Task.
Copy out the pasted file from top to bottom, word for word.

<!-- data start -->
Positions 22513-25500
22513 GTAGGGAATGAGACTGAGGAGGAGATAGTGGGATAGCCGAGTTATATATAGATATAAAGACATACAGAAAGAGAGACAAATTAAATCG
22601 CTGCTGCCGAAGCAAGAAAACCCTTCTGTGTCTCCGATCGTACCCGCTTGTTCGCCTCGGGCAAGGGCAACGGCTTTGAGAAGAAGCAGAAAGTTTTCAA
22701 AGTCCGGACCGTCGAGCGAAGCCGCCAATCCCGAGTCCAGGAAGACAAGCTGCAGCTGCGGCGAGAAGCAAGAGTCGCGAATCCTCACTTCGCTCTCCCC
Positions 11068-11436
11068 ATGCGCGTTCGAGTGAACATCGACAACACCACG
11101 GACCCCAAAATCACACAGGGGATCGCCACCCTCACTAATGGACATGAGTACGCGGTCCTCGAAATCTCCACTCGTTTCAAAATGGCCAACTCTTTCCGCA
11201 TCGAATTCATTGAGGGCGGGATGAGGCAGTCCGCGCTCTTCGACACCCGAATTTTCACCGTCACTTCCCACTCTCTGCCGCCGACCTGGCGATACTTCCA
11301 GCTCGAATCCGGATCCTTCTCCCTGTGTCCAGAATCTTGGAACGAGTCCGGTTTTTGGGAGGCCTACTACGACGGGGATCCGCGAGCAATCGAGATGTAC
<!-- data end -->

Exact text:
Positions 22513-25500
22513 GTAGGGAATGAGACTGAGGAGGAGATAGTGGGATAGCCGAGTTATATATAGATATAAAGACATACAGAAAGAGAGACAAATTAAATCG
22601 CTGCTGCCGAAGCAAGAAAACCCTTCTGTGTCTCCGATCGTACCCGCTTGTTCGCCTCGGGCAAGGGCAACGGCTTTGAGAAGAAGCAGAAAGTTTTCAA
22701 AGTCCGGACCGTCGAGCGAAGCCGCCAATCCCGAGTCCAGGAAGACAAGCTGCAGCTGCGGCGAGAAGCAAGAGTCGCGAATCCTCACTTCGCTCTCCCC
Positions 11068-11436
11068 ATGCGCGTTCGAGTGAACATCGACAACACCACG
11101 GACCCCAAAATCACACAGGGGATCGCCACCCTCACTAATGGACATGAGTACGCGGTCCTCGAAATCTCCACTCGTTTCAAAATGGCCAACTCTTTCCGCA
11201 TCGAATTCATTGAGGGCGGGATGAGGCAGTCCGCGCTCTTCGACACCCGAATTTTCACCGTCACTTCCCACTCTCTGCCGCCGACCTGGCGATACTTCCA
11301 GCTCGAATCCGGATCCTTCTCCCTGTGTCCAGAATCTTGGAACGAGTCCGGTTTTTGGGAGGCCTACTACGACGGGGATCCGCGAGCAATCGAGATGTAC